“There is a lot that's happening in not only South Africa, but also in Tunisia and right here in Nairobi. There is not much coverage of it but something cool is happening in the African continent."

As he and Smoki La add the finishing touches to their piece, one of the kids hanging around asks for an empty can, he shakes it and walks away smiling.

To view WiseTwo's work visit

WiseTwo, Complicated like Hieroglyphics
WiseTwo, Resilience of the Soul mural, Rochester, New York. Courtesy of the artist.
WiseTwo, Omnipresence, Paris solo show. Courtesy of the artist.
WiseTwo, Deeply Rooted, Paris solo show. Courtesy of the artist.
WiseTwo, Spiritual Ego, Paris solo show. Courtesy of the artist.
WiseTwo, Memorize the Sun, Paris solo show. Courtesy of the artist.
Naliaka Wafula Imende is a writer, journalist and culture enthusiast based in Nairobi. Follow her writing at and Twitter at @nalikali.
Photo by NurPhoto via Getty Images.

A Year After #EndSARS, Nigerian Youth Maintain That Nothing Has Changed

Despite the disbandment of the SARS units, young Nigerians are still being treated as criminals. We talk to several of them about their experiences since the #EndSARS protests.

On September 12th, Tobe, a 22-year-old student at the University of Nigeria's Enugu Campus was on his way to Shoprite to hang out with his friends when the tricycle he had boarded was stopped by policemen. At first, Tobe thought they were about to check the driver's documents, but he was wrong. "An officer told me to come down, he started searching me like I was a criminal and told me to pull down my trousers, I was so scared that my mind was racing in different ways, I wasn't wearing anything flashy nor did I have an iPhone or dreads — things they would use to describe me as a yahoo boy," he says.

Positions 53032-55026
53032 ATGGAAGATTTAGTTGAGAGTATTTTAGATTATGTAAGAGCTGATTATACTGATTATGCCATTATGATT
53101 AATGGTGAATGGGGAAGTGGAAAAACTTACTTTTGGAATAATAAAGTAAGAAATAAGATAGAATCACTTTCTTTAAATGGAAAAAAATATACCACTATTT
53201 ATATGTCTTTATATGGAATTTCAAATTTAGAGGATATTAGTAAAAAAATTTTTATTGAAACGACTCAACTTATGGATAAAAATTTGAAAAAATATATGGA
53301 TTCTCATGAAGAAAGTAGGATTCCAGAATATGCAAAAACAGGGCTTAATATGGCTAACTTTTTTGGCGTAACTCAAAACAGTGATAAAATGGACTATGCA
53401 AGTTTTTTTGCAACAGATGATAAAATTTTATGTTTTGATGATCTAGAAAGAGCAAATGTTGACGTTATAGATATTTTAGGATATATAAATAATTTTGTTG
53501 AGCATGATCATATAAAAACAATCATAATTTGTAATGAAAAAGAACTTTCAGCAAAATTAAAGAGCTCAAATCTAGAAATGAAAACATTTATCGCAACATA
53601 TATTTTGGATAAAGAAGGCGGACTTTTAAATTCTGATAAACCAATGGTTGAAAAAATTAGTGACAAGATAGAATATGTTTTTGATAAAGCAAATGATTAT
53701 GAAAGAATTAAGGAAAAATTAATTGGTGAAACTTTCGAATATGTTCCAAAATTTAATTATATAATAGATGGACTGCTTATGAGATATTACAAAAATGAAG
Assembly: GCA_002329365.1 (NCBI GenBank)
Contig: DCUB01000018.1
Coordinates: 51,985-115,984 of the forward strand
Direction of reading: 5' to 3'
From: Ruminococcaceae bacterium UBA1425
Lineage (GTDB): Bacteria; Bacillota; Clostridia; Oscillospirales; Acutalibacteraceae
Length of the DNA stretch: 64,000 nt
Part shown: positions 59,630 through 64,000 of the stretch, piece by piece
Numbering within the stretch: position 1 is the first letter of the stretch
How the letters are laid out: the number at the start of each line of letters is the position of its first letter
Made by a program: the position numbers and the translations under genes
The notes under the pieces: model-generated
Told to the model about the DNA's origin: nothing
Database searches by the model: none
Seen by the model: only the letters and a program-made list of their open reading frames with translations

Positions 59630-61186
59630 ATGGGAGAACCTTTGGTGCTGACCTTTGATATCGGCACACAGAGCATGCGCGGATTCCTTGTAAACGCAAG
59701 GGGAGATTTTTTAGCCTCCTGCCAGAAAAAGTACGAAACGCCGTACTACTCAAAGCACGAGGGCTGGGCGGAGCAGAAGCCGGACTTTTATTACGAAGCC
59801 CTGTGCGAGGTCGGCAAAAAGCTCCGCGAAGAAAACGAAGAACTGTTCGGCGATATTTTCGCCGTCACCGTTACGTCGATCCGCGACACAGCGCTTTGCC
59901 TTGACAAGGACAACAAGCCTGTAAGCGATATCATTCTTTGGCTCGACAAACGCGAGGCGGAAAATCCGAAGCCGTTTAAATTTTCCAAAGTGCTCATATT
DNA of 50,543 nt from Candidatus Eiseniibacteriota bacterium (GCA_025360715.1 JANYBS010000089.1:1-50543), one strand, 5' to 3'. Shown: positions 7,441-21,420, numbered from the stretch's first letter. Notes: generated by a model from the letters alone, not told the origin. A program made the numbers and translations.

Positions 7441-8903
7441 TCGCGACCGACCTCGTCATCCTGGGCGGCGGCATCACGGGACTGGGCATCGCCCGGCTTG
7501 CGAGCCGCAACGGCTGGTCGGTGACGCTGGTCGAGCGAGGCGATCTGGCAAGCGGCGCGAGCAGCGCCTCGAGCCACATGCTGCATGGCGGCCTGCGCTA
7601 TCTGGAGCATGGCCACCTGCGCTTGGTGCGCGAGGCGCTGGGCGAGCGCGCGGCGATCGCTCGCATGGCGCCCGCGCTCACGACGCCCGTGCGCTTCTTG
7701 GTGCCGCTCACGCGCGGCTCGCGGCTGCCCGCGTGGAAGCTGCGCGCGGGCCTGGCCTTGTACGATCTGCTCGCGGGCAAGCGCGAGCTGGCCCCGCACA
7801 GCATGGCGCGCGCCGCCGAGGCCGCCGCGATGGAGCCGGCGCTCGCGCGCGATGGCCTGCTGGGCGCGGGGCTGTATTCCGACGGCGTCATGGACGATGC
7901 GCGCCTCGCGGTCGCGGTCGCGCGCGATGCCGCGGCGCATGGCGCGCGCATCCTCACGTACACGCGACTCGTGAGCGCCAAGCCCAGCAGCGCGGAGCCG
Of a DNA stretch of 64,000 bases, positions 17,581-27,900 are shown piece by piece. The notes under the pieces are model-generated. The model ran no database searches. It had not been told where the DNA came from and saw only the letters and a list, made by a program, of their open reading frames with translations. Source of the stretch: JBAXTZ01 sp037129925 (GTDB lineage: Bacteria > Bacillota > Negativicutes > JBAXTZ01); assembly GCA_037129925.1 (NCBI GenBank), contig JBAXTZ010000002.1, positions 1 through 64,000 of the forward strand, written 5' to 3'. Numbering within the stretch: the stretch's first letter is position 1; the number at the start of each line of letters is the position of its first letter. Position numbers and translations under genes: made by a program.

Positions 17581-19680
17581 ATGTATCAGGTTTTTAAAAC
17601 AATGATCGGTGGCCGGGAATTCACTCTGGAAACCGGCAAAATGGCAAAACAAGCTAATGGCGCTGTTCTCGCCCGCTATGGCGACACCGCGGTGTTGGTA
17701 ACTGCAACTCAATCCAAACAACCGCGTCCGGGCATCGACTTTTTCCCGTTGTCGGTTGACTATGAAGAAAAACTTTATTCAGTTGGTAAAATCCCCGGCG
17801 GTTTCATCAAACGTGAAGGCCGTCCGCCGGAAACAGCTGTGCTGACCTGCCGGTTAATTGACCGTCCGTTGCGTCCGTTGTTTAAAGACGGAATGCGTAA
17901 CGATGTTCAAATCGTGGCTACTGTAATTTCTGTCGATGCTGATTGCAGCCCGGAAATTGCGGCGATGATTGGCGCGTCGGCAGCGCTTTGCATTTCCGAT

They couldn't find anything on him and when he tried to defend himself, claiming he had rights, one of the police officers slapped him. "I fell to the ground sobbing but they dragged me by the waist and took me to their van where they collected everything including my phone and the 8,000 Naira I was with."

Luckily for Tobe, they let him go free after 2 hours. "They set me free because they caught another pack of boys who were in a Venza car, but they didn't give me my money completely, they gave me 2,000 Naira for my transport," he says.

It's no news that thousands of Nigerian youth have witnessed incidents like Tobe's — many more worse than his. It's this helpless and seemingly unsolvable situation which prompted the #EndSARS protests. Sparked after a viral video of a man who was shot just because he was driving an SUV and was mistaken as a yahoo boy, the #EndSARS protests saw millions of young Nigerians across several states of the country come out of their homes and march against a system has killed unfathomable numbers of people for invalid or plain stupid reasons. The protests started on October 6th, 2020 and came to a seize after a tragedy struck on October 20th of the same year.